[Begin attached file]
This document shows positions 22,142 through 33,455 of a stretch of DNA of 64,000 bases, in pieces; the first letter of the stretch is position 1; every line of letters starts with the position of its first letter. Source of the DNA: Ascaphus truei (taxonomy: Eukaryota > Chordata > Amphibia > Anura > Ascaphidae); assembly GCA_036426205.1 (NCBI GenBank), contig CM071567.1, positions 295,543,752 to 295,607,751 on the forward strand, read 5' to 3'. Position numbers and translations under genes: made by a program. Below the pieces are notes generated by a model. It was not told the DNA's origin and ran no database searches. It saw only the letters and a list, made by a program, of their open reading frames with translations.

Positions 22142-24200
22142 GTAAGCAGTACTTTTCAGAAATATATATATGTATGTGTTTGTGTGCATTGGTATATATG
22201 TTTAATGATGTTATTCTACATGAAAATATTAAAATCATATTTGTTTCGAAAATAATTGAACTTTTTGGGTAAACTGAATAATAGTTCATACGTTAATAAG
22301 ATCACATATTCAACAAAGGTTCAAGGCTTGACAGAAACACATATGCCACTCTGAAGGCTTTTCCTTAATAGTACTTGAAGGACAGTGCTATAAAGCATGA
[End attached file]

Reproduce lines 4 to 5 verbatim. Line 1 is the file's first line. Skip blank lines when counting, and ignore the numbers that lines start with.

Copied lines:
22201 TTTAATGATGTTATTCTACATGAAAATATTAAAATCATATTTGTTTCGAAAATAATTGAACTTTTTGGGTAAACTGAATAATAGTTCATACGTTAATAAG
22301 ATCACATATTCAACAAAGGTTCAAGGCTTGACAGAAACACATATGCCACTCTGAAGGCTTTTCCTTAATAGTACTTGAAGGACAGTGCTATAAAGCATGA